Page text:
We have participated in several panel presentations and discussions on blockchain recently, and the topic of General Data Protection Regulation (GDPR) -- which went into effect May 25th -- has arisen with respect to blockchain's immutable ledger. While PokitDok is a United States corporation, we have designed our platform-as-a-service to scale globally and have created what we term a Trusted Borderless Health Network.
So, what does the GDPR have to do with PokitDok? Turns out, quite a lot. First, our Contextual Relevant Identity By Consensus algorithm on DokChain is specifically designed to scale globally for any identity provider. Second, the GDPR does not just apply to EU organizations;it also extends to organizations outside the EU which provide services to EU citizens. This means that PokitDok's customers need to consider the GDPR when serving their EU customers. But, the good news is PokitDok can help, as PokitDok has an extensive background in security and compliance, as well as a forward-looking technology platform built with security and privacy as a core tenet. In particular our DokChain solution directly addresses most of the major technical changes coming with GDPR and can facilitate the administrative controls as well.
The main change with GDPR is that consent must be clear and distinguishable from other matters. DokChain provides granular access grants, where each piece of data can be controlled with a very simple request for access that the owner completely controls. This access grant is enforced on the DokChain distributed ledger to ensure absolute immutable auditability without exposing any personal data outside of any of the involved parties.
Right to Access
Another GDPR change addresses an individual's right to obtain details about what personal data is being accessed and for what purposes. Again, DokChain provides the solution with a transparent audit trail on the distributed ledger, detailing access to data elements with when, by whom and what specific access grant allowed the access. All this information on the distributed ledger is anonymized through public keys and encrypted data pointers to off-chain data stores. So, only the individual data owner and those to whom that owner grants access are able to see the actual data accessed.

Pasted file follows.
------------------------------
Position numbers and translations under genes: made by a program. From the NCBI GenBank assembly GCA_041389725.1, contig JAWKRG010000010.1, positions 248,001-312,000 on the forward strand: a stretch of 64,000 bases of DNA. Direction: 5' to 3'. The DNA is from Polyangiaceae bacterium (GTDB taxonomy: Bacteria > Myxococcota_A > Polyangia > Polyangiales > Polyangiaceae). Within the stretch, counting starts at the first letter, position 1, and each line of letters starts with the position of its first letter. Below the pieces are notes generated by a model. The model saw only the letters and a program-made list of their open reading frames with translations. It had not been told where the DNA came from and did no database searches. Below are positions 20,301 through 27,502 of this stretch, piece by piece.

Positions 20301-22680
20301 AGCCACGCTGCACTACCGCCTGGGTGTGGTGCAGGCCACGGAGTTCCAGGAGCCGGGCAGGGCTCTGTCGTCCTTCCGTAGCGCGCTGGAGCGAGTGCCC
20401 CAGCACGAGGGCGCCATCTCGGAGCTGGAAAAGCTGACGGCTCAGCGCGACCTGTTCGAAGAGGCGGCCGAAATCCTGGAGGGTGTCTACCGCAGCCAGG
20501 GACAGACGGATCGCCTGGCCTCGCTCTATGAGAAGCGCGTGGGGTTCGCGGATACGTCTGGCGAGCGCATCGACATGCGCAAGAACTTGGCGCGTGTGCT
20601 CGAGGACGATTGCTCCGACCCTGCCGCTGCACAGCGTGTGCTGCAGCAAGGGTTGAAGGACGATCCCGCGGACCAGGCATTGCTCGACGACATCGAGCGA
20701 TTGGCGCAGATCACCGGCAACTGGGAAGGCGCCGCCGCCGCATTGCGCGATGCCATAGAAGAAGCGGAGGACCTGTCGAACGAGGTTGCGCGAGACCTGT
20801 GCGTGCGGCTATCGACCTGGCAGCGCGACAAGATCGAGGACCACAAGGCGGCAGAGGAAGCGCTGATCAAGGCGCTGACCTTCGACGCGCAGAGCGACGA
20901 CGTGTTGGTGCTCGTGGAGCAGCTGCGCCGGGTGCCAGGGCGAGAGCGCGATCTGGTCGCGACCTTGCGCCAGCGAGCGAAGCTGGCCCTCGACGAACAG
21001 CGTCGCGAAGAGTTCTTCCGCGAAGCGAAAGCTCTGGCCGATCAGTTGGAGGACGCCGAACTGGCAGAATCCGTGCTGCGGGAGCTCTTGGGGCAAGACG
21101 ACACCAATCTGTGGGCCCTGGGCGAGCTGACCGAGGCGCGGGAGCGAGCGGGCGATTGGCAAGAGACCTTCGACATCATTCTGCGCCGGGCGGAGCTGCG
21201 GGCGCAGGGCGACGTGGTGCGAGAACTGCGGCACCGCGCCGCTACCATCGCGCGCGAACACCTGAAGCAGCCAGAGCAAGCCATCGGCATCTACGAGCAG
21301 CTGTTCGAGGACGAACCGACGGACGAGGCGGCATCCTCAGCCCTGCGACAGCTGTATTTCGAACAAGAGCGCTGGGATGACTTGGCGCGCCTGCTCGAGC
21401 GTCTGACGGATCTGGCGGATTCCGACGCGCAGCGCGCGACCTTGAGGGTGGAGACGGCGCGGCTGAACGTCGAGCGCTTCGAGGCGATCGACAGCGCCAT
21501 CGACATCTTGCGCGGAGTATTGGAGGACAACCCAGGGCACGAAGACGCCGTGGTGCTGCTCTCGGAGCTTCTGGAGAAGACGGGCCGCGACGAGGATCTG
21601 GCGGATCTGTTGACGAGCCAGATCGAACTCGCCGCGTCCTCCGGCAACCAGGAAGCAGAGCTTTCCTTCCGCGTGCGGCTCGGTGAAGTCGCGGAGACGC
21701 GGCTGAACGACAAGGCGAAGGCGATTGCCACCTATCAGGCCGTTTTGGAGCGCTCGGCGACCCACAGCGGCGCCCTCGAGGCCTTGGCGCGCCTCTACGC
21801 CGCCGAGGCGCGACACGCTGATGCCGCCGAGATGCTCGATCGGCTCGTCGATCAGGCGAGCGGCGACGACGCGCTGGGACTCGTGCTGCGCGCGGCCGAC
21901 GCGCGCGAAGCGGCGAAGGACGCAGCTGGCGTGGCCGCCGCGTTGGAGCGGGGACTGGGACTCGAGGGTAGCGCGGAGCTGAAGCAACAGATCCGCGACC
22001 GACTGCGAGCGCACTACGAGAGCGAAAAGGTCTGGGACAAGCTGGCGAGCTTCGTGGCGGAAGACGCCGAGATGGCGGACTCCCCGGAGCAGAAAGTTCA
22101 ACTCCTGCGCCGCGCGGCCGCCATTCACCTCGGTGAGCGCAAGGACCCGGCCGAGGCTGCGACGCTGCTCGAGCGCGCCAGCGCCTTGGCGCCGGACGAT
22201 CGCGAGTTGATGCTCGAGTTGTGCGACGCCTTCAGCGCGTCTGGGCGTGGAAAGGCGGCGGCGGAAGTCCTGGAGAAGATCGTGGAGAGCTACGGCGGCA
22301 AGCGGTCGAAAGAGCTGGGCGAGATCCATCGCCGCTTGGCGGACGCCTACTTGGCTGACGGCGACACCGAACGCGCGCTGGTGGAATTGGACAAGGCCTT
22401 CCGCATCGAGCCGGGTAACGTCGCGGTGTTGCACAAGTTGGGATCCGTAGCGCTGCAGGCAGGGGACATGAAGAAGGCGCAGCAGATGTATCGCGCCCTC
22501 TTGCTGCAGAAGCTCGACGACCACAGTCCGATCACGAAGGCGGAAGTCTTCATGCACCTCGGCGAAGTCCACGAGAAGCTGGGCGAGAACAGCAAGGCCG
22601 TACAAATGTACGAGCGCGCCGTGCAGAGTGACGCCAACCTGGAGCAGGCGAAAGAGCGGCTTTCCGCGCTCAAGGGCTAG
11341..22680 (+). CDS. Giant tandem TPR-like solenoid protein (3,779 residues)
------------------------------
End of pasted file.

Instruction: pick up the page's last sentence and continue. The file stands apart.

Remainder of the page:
Right to be Forgotten
Also called Data Erasure, with GDPR the individual data owner has the right to have all personal data deleted, to prevent dissemination of that data, and to stop any current processing of the data. With DokChain's granular access controls, encrypted off-chain data handling and integration, combined with auditing the complete access history, allow for a complete removal of the actual data. Although the on-chain but anonymous audit trail is immutable, the encrypted off-chain data is not.
With DokChain, two steps can be enacted at the data owner's command:
- First, delete the encryption key for the data, thereby making any data immediately irrecoverable.
- Second, utilize the audit trail to specifically delete all off-chain data storage. The immutable data is actually a hashed value or set of temporal values that reference encrypted data off-chain for the specifics of the identity.
Figure 1 depicts the process using our basic account recovery and resetting key management mechanics.
Data Portability is the fundamental issue driving the development of DokChain. With a very strong underlying identity mechanism, audited access grants, encrypted off-chain data integration patterns, and data owner-centric control of the immutable record, the retrieval and transfer of data is facilitated while conforming to all the US and EU privacy control requirements of HIPAA and GDPR.
Privacy by Design
The choice of a distributed ledger with encrypted off-chain data integration for DokChain is fundamentally a "Privacy by Design" implementation. All aspects in the design of DokChain maximize the security of handling private data and put the data control and consent with the data owner, without compromising the data's usability and portability. The DokChain Identity by Consensus implementation specifically limits access to specific data about an individual and their personal data, to the context of the request. For example, when asked about a specific condition of an individual, given specific consent from the individual data owner, the system can respond with a true/false answer without having to reveal anything else about the individual.